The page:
June 19, 2019

Funny Cide, Mine That Bird return to site of Kentucky Derby victories

Last updated: 5/1/13 4:46 PM


Funny Cide, Mine That Bird return to site of Kentucky Derby
victories

Fans who visit Churchill Downs and the Kentucky Derby Museum on
Thursday will enjoy a rare opportunity to admire two winners of the
Kentucky Derby when 2003 winner Funny Cide
and Mine That Bird, the longshot victor in 2009, make joint appearances at both
venues.

Mine That Bird is in limited residence through July 4 at
the Kentucky Derby Museum. Funny Cide will travel from his current home at the
Kentucky Horse Park near Lexington to celebrate the 10th anniversary of his
triumph in the “Run for the Roses.”

The two Derby winners will be joined at both venues by key
members of their respective teams. Jack Knowlton, the managing partner of the
Sackatoga Stable partnership that owns Funny Cide, and jockey Jose Santos will
join the 2003 winner. Trainer Chip Woolley, who saddled Mine That Bird for his
50-1 upset victory in the 2009 Derby, will be at the side of the New
Mexico-based star.

The Kentucky Derby champions, who rank among the most
popular winners of the great race during its past 25 years, will visit the
Churchill Downs paddock during Thursday’s 5TH race, which has a scheduled post
time of 2:47 p.m. (EDT). They are expected to arrive in the
paddock at 2:20 p.m. and will depart after the conclusion of the race.

Both Derby winners will be available earlier in the day at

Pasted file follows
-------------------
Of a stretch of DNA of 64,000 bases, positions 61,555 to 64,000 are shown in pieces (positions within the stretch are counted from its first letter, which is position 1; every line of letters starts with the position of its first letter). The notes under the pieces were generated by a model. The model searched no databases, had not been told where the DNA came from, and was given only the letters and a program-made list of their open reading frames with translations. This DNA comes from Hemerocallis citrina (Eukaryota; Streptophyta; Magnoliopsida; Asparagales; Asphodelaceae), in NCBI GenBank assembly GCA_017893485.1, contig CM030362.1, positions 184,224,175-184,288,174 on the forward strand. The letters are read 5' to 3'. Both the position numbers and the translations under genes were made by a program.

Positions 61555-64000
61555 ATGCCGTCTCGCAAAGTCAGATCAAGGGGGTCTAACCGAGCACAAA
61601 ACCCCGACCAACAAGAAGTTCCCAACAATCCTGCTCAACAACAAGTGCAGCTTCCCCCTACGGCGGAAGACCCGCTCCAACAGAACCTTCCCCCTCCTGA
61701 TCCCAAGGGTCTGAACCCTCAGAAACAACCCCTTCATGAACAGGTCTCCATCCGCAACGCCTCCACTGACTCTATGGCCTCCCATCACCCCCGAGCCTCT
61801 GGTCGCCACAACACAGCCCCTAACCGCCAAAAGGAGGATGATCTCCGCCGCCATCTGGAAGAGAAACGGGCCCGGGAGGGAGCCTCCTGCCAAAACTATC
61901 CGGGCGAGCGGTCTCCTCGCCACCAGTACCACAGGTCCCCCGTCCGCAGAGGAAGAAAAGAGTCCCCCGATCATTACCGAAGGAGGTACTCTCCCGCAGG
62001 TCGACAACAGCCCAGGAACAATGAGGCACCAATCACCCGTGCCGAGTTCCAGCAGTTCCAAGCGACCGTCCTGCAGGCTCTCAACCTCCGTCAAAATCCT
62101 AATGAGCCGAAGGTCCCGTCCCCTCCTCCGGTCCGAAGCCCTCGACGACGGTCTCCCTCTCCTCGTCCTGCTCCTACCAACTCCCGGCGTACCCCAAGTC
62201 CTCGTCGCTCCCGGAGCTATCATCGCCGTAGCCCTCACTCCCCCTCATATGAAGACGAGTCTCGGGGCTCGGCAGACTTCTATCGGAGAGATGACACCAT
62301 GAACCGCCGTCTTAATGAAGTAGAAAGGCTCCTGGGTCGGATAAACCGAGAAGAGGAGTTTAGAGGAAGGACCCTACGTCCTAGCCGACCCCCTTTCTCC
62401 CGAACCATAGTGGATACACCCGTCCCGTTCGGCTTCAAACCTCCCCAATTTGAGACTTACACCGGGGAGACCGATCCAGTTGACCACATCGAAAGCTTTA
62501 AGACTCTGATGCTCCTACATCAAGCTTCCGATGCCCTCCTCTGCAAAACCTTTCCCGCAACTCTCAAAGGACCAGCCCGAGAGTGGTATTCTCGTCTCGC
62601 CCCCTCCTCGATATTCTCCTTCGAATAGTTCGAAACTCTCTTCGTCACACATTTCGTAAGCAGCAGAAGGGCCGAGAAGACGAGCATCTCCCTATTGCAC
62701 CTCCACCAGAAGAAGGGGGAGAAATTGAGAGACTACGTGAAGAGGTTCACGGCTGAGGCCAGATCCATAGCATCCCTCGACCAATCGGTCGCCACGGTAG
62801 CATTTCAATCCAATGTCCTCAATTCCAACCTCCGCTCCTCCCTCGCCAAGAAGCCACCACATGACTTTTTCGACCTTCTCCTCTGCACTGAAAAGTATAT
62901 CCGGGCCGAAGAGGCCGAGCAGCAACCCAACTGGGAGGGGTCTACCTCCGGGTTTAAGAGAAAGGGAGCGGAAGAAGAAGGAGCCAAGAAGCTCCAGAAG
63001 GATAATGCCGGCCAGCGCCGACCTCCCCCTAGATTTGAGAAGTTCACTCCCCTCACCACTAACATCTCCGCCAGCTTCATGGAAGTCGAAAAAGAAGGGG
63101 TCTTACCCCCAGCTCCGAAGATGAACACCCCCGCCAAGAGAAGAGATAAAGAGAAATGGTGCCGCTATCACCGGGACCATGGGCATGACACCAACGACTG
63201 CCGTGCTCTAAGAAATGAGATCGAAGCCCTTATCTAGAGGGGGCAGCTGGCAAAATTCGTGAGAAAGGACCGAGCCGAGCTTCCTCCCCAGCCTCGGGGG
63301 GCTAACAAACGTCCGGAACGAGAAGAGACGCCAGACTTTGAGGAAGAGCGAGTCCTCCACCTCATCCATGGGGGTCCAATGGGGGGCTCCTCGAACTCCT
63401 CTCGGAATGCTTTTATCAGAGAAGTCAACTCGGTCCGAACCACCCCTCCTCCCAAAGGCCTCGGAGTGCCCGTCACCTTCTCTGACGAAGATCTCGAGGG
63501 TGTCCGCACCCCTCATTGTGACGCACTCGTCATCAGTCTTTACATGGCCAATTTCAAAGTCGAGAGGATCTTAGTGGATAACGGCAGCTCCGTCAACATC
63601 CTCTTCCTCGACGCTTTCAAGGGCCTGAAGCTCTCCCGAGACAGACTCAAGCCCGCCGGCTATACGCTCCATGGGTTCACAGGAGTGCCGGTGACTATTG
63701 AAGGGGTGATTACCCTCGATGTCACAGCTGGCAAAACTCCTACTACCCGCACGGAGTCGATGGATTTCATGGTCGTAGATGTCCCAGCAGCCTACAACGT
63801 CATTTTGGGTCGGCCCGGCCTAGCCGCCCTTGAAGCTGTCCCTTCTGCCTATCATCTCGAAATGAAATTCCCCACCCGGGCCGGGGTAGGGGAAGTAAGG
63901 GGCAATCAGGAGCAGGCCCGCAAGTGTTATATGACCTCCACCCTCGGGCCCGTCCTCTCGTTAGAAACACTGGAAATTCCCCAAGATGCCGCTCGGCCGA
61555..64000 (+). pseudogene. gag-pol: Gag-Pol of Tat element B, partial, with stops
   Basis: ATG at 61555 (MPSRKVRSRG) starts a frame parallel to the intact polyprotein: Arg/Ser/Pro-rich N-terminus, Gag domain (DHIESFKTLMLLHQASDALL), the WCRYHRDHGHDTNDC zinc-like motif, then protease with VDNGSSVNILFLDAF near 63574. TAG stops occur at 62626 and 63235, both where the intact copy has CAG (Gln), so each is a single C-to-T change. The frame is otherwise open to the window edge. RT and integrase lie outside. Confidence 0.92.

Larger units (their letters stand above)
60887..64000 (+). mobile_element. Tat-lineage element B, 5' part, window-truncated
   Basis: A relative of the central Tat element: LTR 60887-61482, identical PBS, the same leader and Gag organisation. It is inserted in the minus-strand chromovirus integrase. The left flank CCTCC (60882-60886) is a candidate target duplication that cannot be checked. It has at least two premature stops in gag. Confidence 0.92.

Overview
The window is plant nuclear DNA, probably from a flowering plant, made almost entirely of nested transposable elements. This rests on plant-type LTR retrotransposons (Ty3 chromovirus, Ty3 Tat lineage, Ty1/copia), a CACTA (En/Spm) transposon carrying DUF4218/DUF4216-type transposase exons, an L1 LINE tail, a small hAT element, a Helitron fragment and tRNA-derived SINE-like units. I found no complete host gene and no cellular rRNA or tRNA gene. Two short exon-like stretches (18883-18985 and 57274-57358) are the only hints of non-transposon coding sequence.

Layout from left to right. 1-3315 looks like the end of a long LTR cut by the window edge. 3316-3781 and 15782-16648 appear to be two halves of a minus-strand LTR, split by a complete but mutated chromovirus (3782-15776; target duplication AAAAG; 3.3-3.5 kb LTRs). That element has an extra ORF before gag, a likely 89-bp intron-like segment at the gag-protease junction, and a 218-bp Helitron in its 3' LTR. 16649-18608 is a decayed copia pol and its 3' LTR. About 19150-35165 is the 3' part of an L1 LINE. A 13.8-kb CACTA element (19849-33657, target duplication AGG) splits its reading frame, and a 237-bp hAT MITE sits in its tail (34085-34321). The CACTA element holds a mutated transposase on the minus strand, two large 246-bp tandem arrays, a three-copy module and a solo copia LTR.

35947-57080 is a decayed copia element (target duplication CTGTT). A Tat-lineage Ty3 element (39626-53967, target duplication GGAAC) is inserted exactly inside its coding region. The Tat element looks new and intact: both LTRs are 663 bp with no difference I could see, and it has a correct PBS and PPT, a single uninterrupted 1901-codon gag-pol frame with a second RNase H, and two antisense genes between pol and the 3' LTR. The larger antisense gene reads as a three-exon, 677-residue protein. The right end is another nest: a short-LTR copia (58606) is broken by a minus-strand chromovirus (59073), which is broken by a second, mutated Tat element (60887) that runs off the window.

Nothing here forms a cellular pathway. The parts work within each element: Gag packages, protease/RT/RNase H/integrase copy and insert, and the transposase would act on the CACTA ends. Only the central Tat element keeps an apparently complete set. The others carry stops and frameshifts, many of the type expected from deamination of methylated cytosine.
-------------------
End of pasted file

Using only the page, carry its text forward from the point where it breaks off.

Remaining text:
the Kentucky Derby Museum for photo-ops from 11 a.m. to 2 p.m. in the back
garden. Fans will be invited to walk by the horses’ stalls for photos, and
Knowlton and Santos will be in the museum’s barn area to greet fans and sign
autographs (a gift shop purchase is required for signatures).

“Mine That Bird is the first Derby winner housed on our
property at the museum and we are thrilled to showcase two winners at the same
time during this peak day of Derby week,” said Lynn Ashton, executive director
of the Kentucky Derby Museum. “It’s a rare opportunity in life to get close to
one Kentucky Derby winner — much less two — and offering this lifetime
experience for fans is a treat for the Museum.”

“The Kentucky Derby is all about pursuing — and achieving —
a dream, and these two champions embody the dream of winning America’s greatest
race as much as any Derby winners in memory,” said Kevin Flanery, president of
Churchill Downs Racetrack. “Each holds a special place in Derby lore and we
appreciate the desire of their owners to share their beloved stars as we prepare
to add another name to the elite roster of Kentucky Derby winners in Saturday’s
139th Derby.”

Funny Cide made Kentucky Derby history as the New York-bred
trained by Barclay Tagg knocked off favored Empire Maker to become the first
gelding since 1929 to earn Derby roses. He went on to win the Preakness,
the second jewel of racing’s Triple Crown, by 9 3/4 lengths before he finished
third in a rematch with the victorious Empire Maker in the Belmont Stakes, the
Crown’s final jewel. The son of Distorted Humor was named the champion
three-year-old of 2003 and won 11 of 38 races and earned $3,529,412 during his
six years on the track.

Mine That Bird, owned by Double Eagle Ranch and Buena
Suerte Equine, stunned onlookers at Churchill Downs when the 50-1 long shot
rallied from last in a field of 19 under jockey Calvin Borel to score a 6 3/4-length victory in the 2009 Derby. The triumph by the diminutive gelding was the
second-largest upset in the 138-year history of the Derby and he followed that
surprising win with a strong runner-up finish to Kentucky Oaks victress and
eventual Horse of the Year Rachel Alexandra and a third-place run behind Summer
Bird in the Belmont Stakes. Mine That Bird won five of 18 starts and amassed
career earnings of $2,228,637 during his three years of racing that included a
Sovereign Award as Canada’s champion two-year-old.



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